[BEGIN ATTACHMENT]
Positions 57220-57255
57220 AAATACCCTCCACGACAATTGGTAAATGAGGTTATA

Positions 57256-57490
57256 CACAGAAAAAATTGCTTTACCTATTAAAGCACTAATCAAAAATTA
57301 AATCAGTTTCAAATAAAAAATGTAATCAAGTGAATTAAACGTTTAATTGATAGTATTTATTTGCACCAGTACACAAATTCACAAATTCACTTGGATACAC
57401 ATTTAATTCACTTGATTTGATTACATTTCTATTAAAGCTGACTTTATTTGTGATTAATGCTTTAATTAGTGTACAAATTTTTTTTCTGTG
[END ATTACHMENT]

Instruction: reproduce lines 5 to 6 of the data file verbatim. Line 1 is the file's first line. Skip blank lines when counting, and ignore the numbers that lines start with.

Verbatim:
57301 AATCAGTTTCAAATAAAAAATGTAATCAAGTGAATTAAACGTTTAATTGATAGTATTTATTTGCACCAGTACACAAATTCACAAATTCACTTGGATACAC
57401 ATTTAATTCACTTGATTTGATTACATTTCTATTAAAGCTGACTTTATTTGTGATTAATGCTTTAATTAGTGTACAAATTTTTTTTCTGTG